The pillow forms are 20", but the fabric is cut smaller to get "stuffy" pillows.
Thursday, May 9, 2019
The May challenge in the Island Batik Ambassador program was to create a modern quilt using any of the provided Hobbs batting. Here's my solution to the challenge.
Must incorporate one of the characteristics of modern quilts as defined by the Modern Quilt Guild (the use of bold colors and prints, high contrast and graphic areas of solid color, improvisational piecing, Minimalism, expansive negative space, alternate grid work)
Note: All products in this post were given to me by Island Batik as part of their Ambassador program.
When designing a quilt I always sit down with pencil and paper and make a sketch. Sometimes the the sketch is quickly discarded and I start looking for ideas from other designers, but not this time. This is completely my own design!
I decided to make a grid/lattice using grey and black solid batiks, with white solid as background. Batik foundations in cold colors fill in the squares.
My original idea was to use only grey in the vertical lattice, but that didn't give enough contrast, so I added a black stripe to make it more distinct.
I decided to bind the quilt with white solid, adding a light blue strip of Check it Out in the lower right corner for interest.
The quilt is 38" x 54", a good crib size, and fits perfectly in this playground! I like the way the lattice weaves its way on top of the colored squares.
Hobbs Heirloom 80/20 Bleached Cotton Batting was used in the quilt sandwich. The quilt is pieced with Aurifil 50wt white #2024, and quilted with a variety of matching Aurifil 40wt and 50wt threads in an uneven organic grid.
All the previous pictures are somewhat cold, just like the colors of the quilt.
I needed a little more color in the last picture, the green leaves of the birches have not come out as far as they should according to the calendar, we still have frost nights. Maybe that's what I get when making a modern "winter quilt" in May?!
Sunday, April 21, 2019
The Island Batik Ambassadors were given an Accuquilt Ready, Set, GO! package this year as part of an industry partnership with Island Batik. For the April challenge we were asked to use the Go! cutter and the included 8" Cube to make a baby quilt.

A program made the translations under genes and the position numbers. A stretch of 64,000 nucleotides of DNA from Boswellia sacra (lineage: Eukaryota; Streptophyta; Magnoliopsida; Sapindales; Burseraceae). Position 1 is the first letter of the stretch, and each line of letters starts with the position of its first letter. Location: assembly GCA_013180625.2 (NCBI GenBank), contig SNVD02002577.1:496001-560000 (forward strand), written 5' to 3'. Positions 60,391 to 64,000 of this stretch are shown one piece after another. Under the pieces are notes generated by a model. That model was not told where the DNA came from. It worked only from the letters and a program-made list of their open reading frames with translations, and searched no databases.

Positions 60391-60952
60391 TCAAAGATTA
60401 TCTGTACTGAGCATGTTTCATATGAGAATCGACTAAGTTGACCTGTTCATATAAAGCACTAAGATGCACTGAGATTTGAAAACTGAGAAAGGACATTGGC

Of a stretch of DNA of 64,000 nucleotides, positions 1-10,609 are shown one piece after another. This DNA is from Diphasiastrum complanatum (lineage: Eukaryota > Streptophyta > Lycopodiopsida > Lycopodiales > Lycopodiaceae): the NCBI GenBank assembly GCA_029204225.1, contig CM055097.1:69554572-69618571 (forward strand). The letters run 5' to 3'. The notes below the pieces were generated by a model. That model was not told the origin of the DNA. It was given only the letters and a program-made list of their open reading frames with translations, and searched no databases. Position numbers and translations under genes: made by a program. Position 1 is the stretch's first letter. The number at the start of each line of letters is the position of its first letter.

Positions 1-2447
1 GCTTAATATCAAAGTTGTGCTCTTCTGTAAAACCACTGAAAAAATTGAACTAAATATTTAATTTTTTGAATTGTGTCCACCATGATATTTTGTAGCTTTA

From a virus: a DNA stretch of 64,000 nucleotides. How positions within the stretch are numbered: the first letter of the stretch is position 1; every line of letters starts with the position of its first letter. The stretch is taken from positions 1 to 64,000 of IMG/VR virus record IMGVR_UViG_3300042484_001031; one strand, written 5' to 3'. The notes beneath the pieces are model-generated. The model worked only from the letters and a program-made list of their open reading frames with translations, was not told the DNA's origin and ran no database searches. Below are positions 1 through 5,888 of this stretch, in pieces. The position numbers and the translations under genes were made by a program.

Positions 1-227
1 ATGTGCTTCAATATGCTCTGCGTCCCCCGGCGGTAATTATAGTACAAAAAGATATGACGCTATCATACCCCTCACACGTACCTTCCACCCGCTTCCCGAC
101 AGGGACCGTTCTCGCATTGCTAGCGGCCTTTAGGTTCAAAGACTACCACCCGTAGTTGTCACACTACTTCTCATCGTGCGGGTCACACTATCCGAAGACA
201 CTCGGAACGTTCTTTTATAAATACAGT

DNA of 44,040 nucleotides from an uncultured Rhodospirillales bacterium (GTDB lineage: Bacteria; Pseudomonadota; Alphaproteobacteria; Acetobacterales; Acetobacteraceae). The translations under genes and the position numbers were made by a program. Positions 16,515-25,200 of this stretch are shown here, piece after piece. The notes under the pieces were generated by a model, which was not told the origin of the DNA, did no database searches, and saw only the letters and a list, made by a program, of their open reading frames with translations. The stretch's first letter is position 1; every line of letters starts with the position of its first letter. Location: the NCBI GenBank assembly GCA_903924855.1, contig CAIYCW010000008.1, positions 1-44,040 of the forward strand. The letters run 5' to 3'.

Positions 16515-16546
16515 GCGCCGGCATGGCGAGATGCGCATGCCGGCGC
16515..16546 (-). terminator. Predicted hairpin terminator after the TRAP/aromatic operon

Note: All products in this post were given to me by Island Batik as part of their Ambassador program
Looking through the Eleanor Burns book I decided to make a modified Road to Oklahoma pattern using these two dies. The resulting blocks from these dies are 2" finished, square and HST , respectively.
I love making scrappy quilts, so I decided to use leftovers from earlier Island Batik project, Paisley Dot Brights, as the main fabric.
The cutting of blocks goes very fast with this system, six layers of fabric at a time. I had enough of the dark and light blue for the star blocks, and the rest of the Paisley Dot Brights were use to make the colorful four patch blocks. In addition I used stash builder rolls for the inside of the stars.
The neutral Milk Shake was used for the background.
The quilt top consists of a total of 504 pieces, and here they are all together. I assembled a few of the HSTs before this picture was taken, and it was great not having to deal with the dog ears!
Here are the two different blocks the quilt is made from. The colors are yummy!
The quilt top is a real color explosion!
For the quilting I used the walking foot and made a meandering cross hatch design. It really compliments the stars and four patch design and gives life to the quilt. Aurifil 40wt in a silver color (#2600) was used for the qulting, with Aurifil 50wt #2024 in the bobbin.
Hobbs Cotton Batting was used in the quilt, and it gives a nice loft.
The resulting size of the quilt is 40" square. Grey Island Batik solid was used for the binding.
The fun backing adds extra life to the quilt, this really is a Color Explosion quilt!
Monday, April 1, 2019